Current Information – Post Hatchlings

With the approach of Eta, post-hatchling sea turtles are being washed in along with the sargassum seaweed on Brevard County beaches. These little guys, commonly called washbacks, hatched earlier in the summer and swam 20-25 miles offshore to the Sargasso Sea, where they have been living in the floating beds of seaweed. Storms, waves, and wind can disrupt these beds and bring the young sea turtles to shore along with the seaweed.

Please do not go looking for these post-hatchling sea turtles. Rest assured that STPS has trained and authorized personnel in its Sea Turtle Emergency Response Program, or STERP, that will survey the beaches as needed. These volunteers have received training and been authorized by the Florida Fish and Wildlife Conservation Commission. Please remember that sea turtles are protected by law, and it is illegal to touch one of any size.

If you do happen to find a post-hatchling on the beach, please follow these guidelines:

  • CALL the STPS emergency hotline at 321-206-0646 or FWC at 888-404-3922 for guidance.
  • DO NOT put the post-hatchling into the ocean. It likely will not have enough energy to survive.
  • DO NOT place the post-hatchling in water or air conditioning. This could further injure or kill the sea turtle.

Thank you for your dedication to helping sea turtles survive.

It’s Sea Turtle Nesting Season

Residents and visitors can help to make our area as turtle friendly as possible by remembering to keep beaches clean, flat, and dark from May 1 through Oct. 31. County ordinances prohibit visible lights of any type, including cellphones and flashlights, at night during this time. It is also important to remove beach chairs and other obstacles each night as well as to knock down sandcastles and fill in any holes that may block or trap sea turtles. Please remember sea turtles are a protected species and may not be disturbed or harassed.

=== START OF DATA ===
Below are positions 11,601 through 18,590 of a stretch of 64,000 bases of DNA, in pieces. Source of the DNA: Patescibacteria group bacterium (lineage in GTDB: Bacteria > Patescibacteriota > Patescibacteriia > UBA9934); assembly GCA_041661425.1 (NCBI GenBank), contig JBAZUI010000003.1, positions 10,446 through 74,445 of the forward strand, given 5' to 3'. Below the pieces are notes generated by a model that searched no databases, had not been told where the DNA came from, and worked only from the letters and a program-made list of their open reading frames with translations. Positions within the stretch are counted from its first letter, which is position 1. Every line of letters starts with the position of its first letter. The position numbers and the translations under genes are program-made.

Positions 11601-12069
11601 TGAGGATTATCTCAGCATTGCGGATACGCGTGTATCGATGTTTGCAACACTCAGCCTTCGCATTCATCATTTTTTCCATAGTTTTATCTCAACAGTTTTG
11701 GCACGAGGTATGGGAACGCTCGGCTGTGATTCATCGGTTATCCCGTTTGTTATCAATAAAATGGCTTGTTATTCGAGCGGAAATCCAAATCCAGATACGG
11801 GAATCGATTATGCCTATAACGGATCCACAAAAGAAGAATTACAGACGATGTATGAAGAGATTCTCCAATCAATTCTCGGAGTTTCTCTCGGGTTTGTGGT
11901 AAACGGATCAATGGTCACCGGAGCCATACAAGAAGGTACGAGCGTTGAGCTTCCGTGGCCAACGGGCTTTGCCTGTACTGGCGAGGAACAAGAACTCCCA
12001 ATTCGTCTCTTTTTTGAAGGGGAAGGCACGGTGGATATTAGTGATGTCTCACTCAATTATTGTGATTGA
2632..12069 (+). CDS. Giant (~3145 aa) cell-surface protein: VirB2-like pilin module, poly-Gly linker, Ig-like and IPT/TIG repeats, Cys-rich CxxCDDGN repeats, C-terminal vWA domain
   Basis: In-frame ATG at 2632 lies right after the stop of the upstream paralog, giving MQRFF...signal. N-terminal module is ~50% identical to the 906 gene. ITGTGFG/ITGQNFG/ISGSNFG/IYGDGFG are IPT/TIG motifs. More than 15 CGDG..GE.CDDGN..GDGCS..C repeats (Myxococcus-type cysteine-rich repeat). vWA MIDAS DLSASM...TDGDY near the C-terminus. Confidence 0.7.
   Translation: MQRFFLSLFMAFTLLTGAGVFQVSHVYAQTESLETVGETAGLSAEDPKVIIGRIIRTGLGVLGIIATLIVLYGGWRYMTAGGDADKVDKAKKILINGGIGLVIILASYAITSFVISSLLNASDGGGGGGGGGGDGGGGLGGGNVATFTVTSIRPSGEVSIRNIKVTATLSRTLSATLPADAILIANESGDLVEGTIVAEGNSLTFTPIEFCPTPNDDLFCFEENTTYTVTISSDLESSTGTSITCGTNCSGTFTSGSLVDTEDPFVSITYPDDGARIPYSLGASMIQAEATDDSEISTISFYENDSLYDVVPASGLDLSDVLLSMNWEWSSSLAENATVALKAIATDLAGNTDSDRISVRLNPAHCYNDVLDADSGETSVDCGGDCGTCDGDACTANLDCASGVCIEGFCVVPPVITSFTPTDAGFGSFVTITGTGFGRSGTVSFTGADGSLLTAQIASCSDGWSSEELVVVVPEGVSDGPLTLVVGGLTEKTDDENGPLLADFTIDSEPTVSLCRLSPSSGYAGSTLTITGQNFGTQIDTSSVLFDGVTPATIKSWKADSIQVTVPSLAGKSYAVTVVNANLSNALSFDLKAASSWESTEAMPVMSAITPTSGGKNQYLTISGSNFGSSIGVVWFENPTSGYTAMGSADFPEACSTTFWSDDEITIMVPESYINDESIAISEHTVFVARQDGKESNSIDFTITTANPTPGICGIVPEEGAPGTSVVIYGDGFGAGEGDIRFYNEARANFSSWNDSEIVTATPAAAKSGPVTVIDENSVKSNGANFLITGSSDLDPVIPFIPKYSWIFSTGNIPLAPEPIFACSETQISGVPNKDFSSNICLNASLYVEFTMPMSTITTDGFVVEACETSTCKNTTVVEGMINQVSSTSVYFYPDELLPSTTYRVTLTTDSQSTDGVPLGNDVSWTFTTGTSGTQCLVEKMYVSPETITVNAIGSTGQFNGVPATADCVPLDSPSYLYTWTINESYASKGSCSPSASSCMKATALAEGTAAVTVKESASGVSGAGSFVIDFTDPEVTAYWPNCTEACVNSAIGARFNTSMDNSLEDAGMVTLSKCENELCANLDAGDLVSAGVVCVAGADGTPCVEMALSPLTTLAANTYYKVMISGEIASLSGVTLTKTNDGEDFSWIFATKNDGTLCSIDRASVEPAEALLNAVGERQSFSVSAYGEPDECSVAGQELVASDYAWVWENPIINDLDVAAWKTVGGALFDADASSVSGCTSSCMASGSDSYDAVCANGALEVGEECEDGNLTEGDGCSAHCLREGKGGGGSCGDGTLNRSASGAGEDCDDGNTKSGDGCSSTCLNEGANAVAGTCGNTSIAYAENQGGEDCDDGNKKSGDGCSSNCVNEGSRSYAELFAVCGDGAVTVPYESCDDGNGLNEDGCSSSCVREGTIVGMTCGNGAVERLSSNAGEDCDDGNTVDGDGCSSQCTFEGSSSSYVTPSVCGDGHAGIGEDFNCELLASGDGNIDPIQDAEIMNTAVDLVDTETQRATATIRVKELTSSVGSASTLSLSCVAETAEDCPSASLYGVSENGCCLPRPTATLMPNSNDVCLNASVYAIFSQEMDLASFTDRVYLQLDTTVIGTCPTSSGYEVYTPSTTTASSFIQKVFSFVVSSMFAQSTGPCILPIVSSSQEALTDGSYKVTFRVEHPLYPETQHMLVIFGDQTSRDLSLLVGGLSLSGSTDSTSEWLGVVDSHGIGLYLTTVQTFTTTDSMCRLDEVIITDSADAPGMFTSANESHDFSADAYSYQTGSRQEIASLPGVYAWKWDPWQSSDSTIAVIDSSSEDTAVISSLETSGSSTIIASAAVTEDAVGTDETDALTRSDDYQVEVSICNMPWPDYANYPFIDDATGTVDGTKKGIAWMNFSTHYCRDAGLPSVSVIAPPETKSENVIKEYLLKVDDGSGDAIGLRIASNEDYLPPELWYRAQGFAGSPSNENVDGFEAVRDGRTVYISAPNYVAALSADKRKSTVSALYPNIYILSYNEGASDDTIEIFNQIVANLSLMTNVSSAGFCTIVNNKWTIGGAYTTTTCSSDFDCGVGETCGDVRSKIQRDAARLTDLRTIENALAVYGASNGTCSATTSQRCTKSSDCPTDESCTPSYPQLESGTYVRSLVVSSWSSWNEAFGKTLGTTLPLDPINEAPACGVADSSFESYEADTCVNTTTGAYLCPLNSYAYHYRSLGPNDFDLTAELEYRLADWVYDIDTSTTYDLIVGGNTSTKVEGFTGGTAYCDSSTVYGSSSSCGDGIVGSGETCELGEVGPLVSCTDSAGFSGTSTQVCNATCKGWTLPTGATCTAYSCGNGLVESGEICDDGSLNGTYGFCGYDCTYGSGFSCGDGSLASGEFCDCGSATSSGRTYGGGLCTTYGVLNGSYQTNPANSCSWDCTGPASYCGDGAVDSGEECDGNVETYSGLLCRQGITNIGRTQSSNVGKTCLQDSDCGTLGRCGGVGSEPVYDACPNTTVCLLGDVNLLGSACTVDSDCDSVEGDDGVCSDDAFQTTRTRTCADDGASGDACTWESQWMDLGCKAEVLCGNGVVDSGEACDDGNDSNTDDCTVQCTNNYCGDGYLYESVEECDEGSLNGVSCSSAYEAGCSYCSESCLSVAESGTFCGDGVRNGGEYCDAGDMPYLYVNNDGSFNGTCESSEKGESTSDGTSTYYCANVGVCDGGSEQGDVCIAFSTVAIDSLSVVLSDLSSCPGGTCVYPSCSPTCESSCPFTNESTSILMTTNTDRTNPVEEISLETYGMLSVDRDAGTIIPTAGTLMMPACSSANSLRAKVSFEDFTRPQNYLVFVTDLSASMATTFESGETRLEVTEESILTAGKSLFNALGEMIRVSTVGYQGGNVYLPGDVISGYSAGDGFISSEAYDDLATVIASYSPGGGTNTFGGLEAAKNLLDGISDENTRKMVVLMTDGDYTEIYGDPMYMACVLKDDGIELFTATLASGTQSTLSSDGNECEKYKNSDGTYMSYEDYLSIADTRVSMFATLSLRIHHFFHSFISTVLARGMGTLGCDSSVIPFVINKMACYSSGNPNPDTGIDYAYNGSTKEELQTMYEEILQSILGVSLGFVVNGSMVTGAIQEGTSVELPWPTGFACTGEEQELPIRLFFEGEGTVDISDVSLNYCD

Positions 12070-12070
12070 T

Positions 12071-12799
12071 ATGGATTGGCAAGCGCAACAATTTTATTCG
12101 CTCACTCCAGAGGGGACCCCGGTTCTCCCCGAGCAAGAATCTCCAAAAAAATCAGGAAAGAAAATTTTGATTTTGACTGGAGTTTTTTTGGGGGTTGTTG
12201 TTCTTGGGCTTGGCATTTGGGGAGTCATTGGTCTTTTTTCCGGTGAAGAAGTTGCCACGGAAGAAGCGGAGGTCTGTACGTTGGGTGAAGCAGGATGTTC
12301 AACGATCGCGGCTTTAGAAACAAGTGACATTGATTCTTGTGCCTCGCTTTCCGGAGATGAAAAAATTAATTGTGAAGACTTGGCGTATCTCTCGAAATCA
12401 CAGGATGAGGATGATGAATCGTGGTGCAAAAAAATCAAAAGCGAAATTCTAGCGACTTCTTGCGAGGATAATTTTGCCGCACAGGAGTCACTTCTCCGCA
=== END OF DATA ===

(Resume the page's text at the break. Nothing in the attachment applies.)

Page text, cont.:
Do not disturb sea turtles

Never approach or touch a nesting sea turtle. Keep lights off, stay back, and be quiet. If she is disturbed, she may return to the ocean without laying eggs, or may leave before covering her nest completely.

Hands off hatchlings

Allow hatchlings to crawl on their own to the ocean. Turtles imprint on the beach that they hatch on and picking them up could interfere with this natural process. Do not remove hatchlings or eggs from a nest.

Lights out for sea turtles

Brevard County has a Lights Out ordinance effective May 1 – October 31 that requires all lights visible from the beach to be either covered, blocked, moved, or turned off from 9 p.m. to 5 a.m. This includes flashlights, cellphones, and red lights. Although sea turtles are less affected by red light, they do still see it.

Pick up beach chairs and umbrellas

Put away beach chairs, umbrellas, and any other obstacles to help avoid the potential risk of turtles getting stuck while on the beach. Larger turtles can easily get stuck underneath beach chairs or in the slats and become trapped.

Fill in holes

Before leaving the beach, fill in any holes. These pose a threat to both humans and sea turtles who may fall into them. Adult sea turtles as well as hatchlings can become trapped in a deep hole.

Knock down sandcastles

Sandcastles can keep hatchlings from reaching the ocean, and adults may expend extra energy going around these obstacles.

Leave only footprints

Properly dispose of all trash so that it doesn’t end up in the water. Debris on the beach can be an obstacle for nesting mothers as well as hatchlings.

Stay off the dunes and vegetation

Use only designated crossovers to access the beach. Staying off the dunes will protect the vegetation as well as shorebird nests and sea turtle nests.

No bonfires

Beach bonfires are not allowed during nesting season. A fire poses a serious risk to both incubating nests and hatchlings. The heat from a fire built on top of an incubating nest would destroy it, and hatchlings emerging and traveling toward the brightest light might be drawn to the fire. In addition, the bright light of a fire and people nearby may scare off nesting adult turtles.

Call for help

Know the local number for sea turtle emergencies. In Brevard County, call the Sea Turtle Preservation Society’s emergency response line at 321-206-0646. You can also call the Florida Fish and Wildlife Conservation Commission hotline at 888-404-3922 or on a mobile phone at *FWC or #FWC, depending on the provider.